According to the Taliban government in Afghanistan, some former foreign military bases will become business-friendly economic zones. Since the Taliban regained control of the nation in August 2021, Afghanistan has experienced a worsening economic and humanitarian crisis.
The nation had been occupied by foreign military forces for 20 years. Mullah Abdul Ghani Baradar, the temporary deputy prime minister for economic affairs, made the announcement.
“It was decided that the Ministry of Industry and Commerce should progressively take control of the remaining military bases of the foreign forces with the intention of converting them into special economic zones,” Mullah Baradar said in a statement.
Without providing any further information, he added that the project will start with locations in the northern Balkh province and the capital city of Kabul.
“The Taliban desperately needs to boost its coffers if it is to govern better and attain some domestic legitimacy,” Muhammad Faizal Bin Abdul Rahman from the S Rajaratnam School of International Studies in Singapore told the BBC.
“More importantly, the Taliban needs to prove its commitment to economic planning. This includes establishing safe zones near the capital and borders for potential foreign investors such as the Chinese… and to revive regional trade with neighbouring countries,” he added.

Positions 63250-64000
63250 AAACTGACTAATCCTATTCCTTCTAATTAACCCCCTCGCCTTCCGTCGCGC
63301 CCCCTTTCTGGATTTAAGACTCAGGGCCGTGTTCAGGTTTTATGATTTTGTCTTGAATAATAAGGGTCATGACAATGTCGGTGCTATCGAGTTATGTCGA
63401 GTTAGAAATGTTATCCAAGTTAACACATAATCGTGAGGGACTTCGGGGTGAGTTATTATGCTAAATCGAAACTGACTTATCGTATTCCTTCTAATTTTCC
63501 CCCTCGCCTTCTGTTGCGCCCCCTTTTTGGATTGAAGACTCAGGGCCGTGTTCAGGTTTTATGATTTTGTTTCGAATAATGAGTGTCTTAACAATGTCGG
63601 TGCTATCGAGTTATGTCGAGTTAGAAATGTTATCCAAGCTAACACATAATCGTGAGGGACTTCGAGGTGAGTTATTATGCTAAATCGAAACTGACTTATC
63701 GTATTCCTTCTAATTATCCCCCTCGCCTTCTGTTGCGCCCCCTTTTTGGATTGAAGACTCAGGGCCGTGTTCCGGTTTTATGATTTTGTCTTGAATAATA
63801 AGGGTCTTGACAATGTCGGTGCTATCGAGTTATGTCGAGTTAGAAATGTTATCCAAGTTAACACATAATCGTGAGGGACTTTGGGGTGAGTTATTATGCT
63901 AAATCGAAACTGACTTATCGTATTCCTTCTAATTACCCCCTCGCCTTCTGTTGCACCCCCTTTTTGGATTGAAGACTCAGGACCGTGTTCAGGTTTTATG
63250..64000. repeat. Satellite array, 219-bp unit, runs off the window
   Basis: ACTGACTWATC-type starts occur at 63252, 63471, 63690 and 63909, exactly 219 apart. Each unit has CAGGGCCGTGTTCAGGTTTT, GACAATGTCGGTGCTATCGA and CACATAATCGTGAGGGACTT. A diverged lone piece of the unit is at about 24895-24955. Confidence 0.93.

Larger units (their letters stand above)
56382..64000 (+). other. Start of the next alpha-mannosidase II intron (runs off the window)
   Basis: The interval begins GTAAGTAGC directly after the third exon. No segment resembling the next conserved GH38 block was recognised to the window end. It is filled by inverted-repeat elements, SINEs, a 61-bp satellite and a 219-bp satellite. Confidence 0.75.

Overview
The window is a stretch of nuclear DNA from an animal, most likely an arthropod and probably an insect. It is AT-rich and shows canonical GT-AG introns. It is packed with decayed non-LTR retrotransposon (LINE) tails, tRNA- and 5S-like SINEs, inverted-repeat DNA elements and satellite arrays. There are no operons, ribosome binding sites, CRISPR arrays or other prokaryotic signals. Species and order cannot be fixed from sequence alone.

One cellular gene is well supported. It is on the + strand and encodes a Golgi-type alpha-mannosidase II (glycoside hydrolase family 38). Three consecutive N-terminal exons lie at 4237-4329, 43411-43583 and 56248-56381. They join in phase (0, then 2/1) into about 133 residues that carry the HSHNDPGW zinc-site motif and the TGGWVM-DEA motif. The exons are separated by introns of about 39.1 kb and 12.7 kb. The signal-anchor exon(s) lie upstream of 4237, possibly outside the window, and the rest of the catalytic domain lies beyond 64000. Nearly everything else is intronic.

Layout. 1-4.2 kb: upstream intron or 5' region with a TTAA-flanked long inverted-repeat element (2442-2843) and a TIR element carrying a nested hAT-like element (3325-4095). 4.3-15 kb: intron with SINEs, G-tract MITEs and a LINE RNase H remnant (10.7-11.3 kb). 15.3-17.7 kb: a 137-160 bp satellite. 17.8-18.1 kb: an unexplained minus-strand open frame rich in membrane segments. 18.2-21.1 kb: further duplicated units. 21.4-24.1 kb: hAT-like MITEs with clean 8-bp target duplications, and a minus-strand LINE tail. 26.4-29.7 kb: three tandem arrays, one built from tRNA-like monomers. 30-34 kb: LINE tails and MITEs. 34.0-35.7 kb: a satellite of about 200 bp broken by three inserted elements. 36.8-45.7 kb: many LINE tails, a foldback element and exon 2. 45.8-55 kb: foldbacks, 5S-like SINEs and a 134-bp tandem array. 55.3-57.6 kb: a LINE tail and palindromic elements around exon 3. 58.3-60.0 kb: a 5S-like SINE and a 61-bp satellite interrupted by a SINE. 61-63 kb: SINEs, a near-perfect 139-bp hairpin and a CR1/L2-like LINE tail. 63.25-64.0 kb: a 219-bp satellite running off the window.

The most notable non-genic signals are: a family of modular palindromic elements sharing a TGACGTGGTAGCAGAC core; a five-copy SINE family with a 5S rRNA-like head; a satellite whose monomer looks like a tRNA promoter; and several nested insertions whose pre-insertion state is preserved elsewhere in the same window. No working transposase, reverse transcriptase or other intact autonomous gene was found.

Natural resources worth more than $1 trillion are thought to be present in Afghanistan, including copper, rare earths, and natural gas. However, because of the country’s protracted instability, a large portion of those reserves remain untapped.
The final US military flight from Afghanistan in August 2021 signaled the conclusion of the country’s 20-year presence there and its longest war. Tens of thousands of people have died in the conflict, and millions more have been displaced.
Afghanistan’s finances have since been severely impacted by a number of other significant problems since the withdrawal of foreign military forces. Government officials have been sanctioned, the central bank’s foreign assets have been frozen, and the majority of the foreign aid that had previously boosted the country’s economy has been suspended.
The Taliban announced earlier this year that it intended to work with a Chinese company to drill for oil in northern Afghanistan. The 25-year agreement highlights China’s economic presence in the area.
Beijing has substantial interests in Afghanistan, which is at the center of a region crucial to China’s Belt and Road Initiative but has not officially recognized the Taliban government there.
The initiative, started by Xi Jinping in 2013, offers funding to developing nations so they can build infrastructure like ports, roads, and bridges.
(Adapted from BBC.com)